The establishment of the Access to COVID-19 Tools Accelerator initiative led by the WHO and other partners has been a notable achievement. It is a new global collaboration bringing together governments, scientists, businesses, civil society, philanthropists and global health organizations. This collaboration is our best means of ensuring equitable distribution of the eventual COVID-19 vaccines, and to make sure all countries have access, at affordable prices.
The pandemic has also demonstrated the importance of engaging communities and promoting their ownership of the response, and reinforcing community prevention efforts and community norms. Ultimately it will be communities that will determine the success of any COVID-19 response.
No individual is safe until all people are safe, no country is safe until every country is safe, and no country on its own can meet the challenges posed by COVID-19. This requires all countries and communities to have a common vision and a willingness to collaborate, including in global health governance, delivery of services, research and development, community mobilization and financing. Ensuring transparency, the rapid sharing of information, engaging in collaborative research and manufacturing efforts and promoting multilateral cooperation are essential to end the pandemic and build a better and safer world.
China has already contributed significantly to the understanding of the pandemic, with the rapid sequencing of the SARS-CoV-2 virus, development of diagnostics, accelerated manufacturing of essential health commodities, rapid publication of scientific findings, provision of direct technical assistance to many countries challenged by the virus, and actively engaging in global governance mechanisms, joining COVAX Facility led by the WHO and Gavi. China has a central role to play in building back a better, fairer and more resilient health system and safeguarding global health.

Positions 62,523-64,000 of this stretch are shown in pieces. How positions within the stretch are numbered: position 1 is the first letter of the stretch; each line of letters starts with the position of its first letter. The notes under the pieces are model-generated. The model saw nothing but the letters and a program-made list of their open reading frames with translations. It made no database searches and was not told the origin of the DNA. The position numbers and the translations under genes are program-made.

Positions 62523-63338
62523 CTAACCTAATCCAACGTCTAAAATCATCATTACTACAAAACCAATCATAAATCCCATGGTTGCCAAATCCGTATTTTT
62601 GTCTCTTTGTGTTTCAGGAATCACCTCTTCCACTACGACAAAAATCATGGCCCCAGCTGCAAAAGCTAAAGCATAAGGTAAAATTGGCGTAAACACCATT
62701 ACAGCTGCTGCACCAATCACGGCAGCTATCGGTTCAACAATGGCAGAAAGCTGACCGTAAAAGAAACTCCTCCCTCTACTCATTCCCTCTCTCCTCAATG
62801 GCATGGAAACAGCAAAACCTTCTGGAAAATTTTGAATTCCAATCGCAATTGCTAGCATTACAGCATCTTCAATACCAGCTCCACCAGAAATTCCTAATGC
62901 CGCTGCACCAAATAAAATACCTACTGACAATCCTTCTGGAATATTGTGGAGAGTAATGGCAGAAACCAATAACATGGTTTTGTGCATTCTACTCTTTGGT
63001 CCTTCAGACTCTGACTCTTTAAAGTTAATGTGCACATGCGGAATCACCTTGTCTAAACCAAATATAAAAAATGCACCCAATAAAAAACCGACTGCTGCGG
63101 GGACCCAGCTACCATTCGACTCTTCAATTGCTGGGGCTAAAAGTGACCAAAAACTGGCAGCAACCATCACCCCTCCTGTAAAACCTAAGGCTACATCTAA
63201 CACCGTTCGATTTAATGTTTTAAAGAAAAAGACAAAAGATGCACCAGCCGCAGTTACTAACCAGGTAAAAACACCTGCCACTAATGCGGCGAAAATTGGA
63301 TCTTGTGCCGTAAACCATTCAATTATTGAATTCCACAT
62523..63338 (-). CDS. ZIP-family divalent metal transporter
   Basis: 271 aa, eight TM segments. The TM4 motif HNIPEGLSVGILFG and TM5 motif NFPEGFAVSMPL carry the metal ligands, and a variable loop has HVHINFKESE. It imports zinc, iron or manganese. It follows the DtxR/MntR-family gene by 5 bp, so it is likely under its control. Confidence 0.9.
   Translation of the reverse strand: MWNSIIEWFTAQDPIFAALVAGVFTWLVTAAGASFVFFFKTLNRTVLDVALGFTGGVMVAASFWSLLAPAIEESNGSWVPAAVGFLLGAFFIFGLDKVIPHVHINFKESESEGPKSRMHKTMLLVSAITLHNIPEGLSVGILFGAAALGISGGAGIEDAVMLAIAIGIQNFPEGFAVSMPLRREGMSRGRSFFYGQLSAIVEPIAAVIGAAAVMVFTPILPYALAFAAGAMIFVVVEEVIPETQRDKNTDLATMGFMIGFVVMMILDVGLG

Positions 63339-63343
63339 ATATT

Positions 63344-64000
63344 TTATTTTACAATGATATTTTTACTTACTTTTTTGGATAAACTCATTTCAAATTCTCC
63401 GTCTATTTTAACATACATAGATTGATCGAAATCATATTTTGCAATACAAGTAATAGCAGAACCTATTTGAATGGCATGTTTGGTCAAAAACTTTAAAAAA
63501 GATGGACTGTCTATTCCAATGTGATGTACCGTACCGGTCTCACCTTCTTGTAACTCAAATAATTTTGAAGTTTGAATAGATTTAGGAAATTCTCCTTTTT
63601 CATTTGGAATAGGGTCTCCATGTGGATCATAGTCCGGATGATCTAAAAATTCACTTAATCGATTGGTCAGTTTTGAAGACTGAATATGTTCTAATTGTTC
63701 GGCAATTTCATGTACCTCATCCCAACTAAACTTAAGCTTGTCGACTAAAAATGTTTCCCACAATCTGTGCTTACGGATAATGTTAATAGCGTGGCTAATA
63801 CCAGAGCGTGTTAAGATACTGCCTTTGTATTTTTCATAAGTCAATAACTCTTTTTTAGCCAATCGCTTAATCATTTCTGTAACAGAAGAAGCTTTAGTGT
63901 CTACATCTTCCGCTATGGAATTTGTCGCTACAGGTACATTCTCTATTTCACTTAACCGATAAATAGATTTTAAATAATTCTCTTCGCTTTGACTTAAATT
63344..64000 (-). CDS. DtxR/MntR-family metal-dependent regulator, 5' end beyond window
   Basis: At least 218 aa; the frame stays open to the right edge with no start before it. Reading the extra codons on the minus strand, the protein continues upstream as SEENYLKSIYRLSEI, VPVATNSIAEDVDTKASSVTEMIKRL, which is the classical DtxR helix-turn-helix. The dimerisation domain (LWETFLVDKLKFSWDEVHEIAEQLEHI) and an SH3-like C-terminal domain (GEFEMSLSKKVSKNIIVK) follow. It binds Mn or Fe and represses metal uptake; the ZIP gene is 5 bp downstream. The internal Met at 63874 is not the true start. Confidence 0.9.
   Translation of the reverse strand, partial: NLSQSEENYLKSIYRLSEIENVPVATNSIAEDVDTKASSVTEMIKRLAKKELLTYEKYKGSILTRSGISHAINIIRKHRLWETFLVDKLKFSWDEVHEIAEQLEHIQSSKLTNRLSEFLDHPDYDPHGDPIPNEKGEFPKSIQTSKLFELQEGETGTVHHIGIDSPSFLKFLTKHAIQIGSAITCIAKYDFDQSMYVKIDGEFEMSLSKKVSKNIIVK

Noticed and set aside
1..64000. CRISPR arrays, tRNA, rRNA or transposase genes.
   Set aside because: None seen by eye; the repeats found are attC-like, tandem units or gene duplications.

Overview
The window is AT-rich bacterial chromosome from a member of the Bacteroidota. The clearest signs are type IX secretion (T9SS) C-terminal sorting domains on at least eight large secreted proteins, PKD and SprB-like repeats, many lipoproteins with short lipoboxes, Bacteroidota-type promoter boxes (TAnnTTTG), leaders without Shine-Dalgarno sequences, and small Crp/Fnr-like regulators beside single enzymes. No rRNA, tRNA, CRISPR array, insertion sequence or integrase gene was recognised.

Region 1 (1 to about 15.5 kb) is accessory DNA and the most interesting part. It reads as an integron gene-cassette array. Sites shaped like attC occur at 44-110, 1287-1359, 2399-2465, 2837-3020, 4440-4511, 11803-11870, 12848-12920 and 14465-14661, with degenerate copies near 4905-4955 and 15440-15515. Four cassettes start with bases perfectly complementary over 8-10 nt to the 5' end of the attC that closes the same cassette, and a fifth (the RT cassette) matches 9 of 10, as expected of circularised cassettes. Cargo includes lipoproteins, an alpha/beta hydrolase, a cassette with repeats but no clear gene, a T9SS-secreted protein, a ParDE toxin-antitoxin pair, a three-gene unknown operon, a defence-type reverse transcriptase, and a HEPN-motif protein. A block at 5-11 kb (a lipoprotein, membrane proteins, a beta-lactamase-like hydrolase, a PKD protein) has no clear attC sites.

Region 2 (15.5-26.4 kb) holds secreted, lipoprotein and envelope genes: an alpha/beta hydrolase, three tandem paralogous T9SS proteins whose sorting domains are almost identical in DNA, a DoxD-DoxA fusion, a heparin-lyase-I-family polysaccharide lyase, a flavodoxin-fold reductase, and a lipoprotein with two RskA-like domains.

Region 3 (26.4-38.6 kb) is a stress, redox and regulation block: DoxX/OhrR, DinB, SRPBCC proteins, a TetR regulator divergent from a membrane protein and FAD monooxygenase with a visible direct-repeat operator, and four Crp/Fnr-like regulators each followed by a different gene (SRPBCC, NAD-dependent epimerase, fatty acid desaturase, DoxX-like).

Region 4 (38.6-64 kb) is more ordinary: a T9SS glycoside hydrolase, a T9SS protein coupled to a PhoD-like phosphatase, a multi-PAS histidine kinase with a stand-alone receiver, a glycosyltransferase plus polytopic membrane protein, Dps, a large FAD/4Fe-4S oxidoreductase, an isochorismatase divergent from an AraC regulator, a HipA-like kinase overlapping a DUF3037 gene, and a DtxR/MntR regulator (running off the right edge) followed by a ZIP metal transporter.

The WHO is looking forward to enhanced cooperation with China, to promote global solidarity and advance a robust and accelerated response.
The author is World Health Organization's Assistant Director-General for Universal Health Coverage/Communicable and Non-communicable Diseases. The author contributed this article to China Watch, a think tank powered by China Daily. The views do not necessarily reflect those of China Daily.